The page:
I went to brand new Cafe Presse last night (which Bethany Jean Clement loves here.)

I had a peppery, salty, yummy bowl of tomato soup; wet, cheesy omelet, and a moist chocolate chip pudding bread chocolate chip pudding thing.

The service was great, the prices a-okay, and we sat in the crowded, boisterous back room gabbing for as long as we wanted.

Bumbershoot 2007: Full Lineup Announced

posted by on July 9 at 9:31 AM


And from music to comedy to lit offerings, it looks amazing. Among the many many many delights: Art Brut! Gogol Bordello! The Salon of Shame! The Moth storytelling with Kimya Dawson and Dan Savage! FOUND Magazine extravaganza! Miranda July! Stella! The Estate of Nick Drake! (?!) Cyclecide Bike Rodeo! Portable Confessional Units! And of course the previously hyped Shins, Wu-Tang Clan, etc etc etc. Full lineup here.

A Lunch Worse than Hitler!

posted by on July 9 at 9:05 AM

A highly organized, long-standing and popular hate movement against the Jewish people has been uncovered in rural Montana.

According to sources shadowy and unnamable, this hateful anti-Jewish conspiracy began circa 1929 in a rough and crazy town called “Butte”, and if the line at the drive-thru is any indication, it shows absolutely no sign of abating. Ladies and gentlemench, I give you, “Pork Chop John’s Original Pork Chop Sandwich“…


These artery-murdering-and-Hebrew-hating lunch options are a recipe right out of the Himmler family cookbook—-composed of a thick slab of breaded and deep-fried white-meat pork —-and they are served daily (by the thousands sometimes!) at two convenient locations where no Jew has ever chewed.

As everyone knows, kasrut (or “kosher”) law absolutely, totally, completely forbids the eating of pork in any and all of it’s delicious, bacony forms. Obviously, the greater and lesser anti-Semitic implications of a breaded, deep-fried pork sandwich cannot be overstated or denied.

But it is surely the crack-like addictive quality of these diabolical little burgers that sets them apart—-and should have the various Jewish groups that concern themselves with such nonsense most alarmed. According to an official statement from Pork Chop John himself, “People claim to have “withdrawal symptoms” when they go too long without a pork chop sandwich, and our Butte restaurants are often one of the first stops for folks visiting after a long absence.” Indeed.


Oy vey! This scrumptious pork sandwich is obviously blatant anti-Semitism, and a terrorist-style attack on the Jewish people and way of life in general, and the Nation of Israel specifically. It shall be appropriately met with the full force of the Israeli Army,” the Israeli Prime Minister will say probably, just as soon as he or she reads the detailed email I sent him or her all about it. So, WATCH YER ASS, “Butte”!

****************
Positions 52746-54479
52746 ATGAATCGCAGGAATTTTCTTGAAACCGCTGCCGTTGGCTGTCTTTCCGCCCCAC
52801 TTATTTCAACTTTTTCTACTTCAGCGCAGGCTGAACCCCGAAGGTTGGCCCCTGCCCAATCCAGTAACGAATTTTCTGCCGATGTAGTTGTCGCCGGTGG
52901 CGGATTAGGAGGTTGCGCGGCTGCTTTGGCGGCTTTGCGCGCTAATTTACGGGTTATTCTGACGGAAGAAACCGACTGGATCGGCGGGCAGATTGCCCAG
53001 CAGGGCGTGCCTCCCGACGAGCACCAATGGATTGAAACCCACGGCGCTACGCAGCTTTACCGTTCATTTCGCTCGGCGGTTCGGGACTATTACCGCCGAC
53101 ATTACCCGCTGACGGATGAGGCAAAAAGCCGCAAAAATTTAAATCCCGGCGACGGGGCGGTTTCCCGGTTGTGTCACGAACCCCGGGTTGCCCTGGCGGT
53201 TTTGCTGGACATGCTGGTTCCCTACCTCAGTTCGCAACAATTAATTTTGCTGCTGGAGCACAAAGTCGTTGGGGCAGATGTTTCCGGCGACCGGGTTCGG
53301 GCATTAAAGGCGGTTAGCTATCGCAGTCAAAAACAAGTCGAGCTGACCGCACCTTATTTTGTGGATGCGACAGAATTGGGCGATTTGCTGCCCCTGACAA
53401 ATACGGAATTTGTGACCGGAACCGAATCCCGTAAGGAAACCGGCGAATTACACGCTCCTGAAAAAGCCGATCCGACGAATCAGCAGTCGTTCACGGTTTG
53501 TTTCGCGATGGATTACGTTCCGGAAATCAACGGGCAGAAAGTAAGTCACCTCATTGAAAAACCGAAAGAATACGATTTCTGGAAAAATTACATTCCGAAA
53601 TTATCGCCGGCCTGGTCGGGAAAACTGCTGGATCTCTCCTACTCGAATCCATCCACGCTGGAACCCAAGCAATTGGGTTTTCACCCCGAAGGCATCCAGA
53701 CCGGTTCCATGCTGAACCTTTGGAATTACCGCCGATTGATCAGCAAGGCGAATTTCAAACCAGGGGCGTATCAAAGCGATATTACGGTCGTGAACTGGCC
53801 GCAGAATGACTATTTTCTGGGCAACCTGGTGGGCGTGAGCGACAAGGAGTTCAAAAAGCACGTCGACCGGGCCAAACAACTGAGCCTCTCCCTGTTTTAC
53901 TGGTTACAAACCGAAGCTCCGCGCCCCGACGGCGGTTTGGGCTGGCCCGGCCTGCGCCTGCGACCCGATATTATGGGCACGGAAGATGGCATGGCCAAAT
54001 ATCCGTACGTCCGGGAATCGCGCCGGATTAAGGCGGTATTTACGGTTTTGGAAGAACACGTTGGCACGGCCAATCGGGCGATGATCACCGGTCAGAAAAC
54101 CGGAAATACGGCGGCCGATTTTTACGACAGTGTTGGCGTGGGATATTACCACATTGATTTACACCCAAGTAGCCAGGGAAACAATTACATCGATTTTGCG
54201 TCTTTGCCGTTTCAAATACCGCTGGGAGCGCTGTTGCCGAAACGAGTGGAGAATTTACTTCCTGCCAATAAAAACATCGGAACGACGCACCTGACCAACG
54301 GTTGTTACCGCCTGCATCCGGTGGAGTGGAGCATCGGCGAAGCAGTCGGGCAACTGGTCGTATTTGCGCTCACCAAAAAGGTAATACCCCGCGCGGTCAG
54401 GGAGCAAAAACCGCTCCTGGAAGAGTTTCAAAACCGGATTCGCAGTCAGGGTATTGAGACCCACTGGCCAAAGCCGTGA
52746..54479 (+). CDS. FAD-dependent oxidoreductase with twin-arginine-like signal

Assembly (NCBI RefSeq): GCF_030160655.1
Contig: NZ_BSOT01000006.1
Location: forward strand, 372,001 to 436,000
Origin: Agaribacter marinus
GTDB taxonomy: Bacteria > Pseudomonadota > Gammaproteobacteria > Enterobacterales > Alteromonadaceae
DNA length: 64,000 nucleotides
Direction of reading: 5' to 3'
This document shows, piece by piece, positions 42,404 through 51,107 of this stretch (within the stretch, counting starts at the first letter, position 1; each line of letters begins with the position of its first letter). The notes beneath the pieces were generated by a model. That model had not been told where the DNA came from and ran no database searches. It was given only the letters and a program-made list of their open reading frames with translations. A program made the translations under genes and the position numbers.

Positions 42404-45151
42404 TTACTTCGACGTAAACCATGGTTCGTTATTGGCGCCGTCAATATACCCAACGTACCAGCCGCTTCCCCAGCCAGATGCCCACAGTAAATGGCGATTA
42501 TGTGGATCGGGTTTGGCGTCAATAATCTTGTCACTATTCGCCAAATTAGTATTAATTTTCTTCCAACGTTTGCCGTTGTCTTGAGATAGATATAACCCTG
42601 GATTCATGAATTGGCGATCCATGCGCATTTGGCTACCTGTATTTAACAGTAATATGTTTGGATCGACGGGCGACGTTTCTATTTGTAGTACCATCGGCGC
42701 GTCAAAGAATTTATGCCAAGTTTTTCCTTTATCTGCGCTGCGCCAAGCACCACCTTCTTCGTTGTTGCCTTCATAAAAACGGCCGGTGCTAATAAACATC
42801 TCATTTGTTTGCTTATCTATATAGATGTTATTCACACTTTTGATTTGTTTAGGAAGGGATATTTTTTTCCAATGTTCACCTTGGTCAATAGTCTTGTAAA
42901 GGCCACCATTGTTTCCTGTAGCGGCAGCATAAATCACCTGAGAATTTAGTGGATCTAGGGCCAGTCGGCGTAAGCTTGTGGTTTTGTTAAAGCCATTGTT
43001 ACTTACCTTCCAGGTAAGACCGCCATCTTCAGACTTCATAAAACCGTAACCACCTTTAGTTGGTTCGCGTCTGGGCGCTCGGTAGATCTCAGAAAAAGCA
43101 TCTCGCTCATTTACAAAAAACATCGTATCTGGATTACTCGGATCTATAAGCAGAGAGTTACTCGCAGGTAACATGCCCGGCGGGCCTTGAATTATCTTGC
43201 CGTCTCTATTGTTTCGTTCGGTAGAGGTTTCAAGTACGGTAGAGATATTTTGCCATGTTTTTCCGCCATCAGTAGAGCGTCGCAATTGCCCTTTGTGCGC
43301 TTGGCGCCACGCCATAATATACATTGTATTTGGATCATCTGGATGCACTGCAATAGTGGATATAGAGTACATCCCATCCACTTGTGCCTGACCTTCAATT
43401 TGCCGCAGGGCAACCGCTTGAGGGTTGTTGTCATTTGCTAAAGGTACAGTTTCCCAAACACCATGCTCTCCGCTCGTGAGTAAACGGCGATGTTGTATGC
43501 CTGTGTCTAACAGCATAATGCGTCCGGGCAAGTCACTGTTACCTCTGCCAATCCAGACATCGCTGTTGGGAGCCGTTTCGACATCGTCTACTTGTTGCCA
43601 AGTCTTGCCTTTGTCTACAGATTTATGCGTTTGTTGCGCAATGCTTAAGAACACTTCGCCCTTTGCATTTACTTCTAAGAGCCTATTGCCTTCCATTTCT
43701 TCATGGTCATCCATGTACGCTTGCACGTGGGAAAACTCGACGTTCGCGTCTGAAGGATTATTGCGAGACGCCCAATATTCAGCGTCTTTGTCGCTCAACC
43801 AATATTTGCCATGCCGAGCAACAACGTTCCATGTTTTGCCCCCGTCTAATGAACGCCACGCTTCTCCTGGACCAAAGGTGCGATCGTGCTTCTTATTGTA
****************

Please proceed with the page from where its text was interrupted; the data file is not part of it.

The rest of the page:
Breaded deep-fried pork chop sandwiches are best enjoyed with a thin slice of equally un-Kosher cheese and schmear of spicy mustard. Shalom!

Morning News

posted by on July 9 at 8:15 AM

The White House on Iraq: Whoops. Sorry about all that? White House begins weighing Iraq Pullout.

Republicans on Iraq: Support for President is deteriorating among GOP.

Democrats on Iraq Sen. Reid to seize military spending bill in latest challenge to the war.

Americans on Iraq: Disapprove of the way Bush is handling the war? 70%

Iraq on Iraq: Massive Sunni truck bomb kills 155 north of Baghdad.

Burning: Wildfires ablaze in Western U.S.

Slashing: Sony cuts prices on Playstation 3 by $100.

Investigating: House Judiciary Committee to probe Libby commutation.

Impeding Bush says House and Senate Judiciary Committees cannot get testimony from key aides in AG firing scandal.

Torturing: Fatah members bring stories of Hamas brutality to human rights groups.

Unveiling: Boeing rolls out 787 Dreamliner.

There is something called the Washington Poets Association. And they post a “Random Poem of the Day” by a local poet. Dig:

impeach yourself!

by Stephen Roxborough

one day we will wake up!
one day we will wake up!
one day we will wake up!

blare america!

Continue reading "Morning News" »

This Was No Boating Accident

posted by on July 9 at 7:57 AM

Welcome to the first installment in a week-long series exploring why Shark Attack 3: Megalodon is one of the finest direct-to-video films of all time.

Exhibit A: A keen sense of irony, coupled with groundbreaking effects.

I don’t know about you, but the way that that one woman says, “what?” just kills me.

Sunday, July 8, 2007

News From Zimbabwe

posted by on July 8 at 12:23 PM

Story one:

FAILING to buy your pals a beer can kill

A Zimbabwean man from the small town of Chinhoyi tragically learnt of this rather late as his two friends hacked him to death because he had allegedly failed to buy a round of beer.

Mashonaland West police spokesperson Assistant Inspector Paul Nyathi told the privately owned Daily Mirror newspaper that Tendai Dzarira, 20, was assaulted with logs on the head and all over the body until he fell into a coma.

“The victim was seriously assaulted and he fell unconscious before he was ferried to Chinhoyi General Hospital where upon arrival was transferred to Harare Hospital. Unfortunately, the victim died on the way to Harare,” Nyathi said.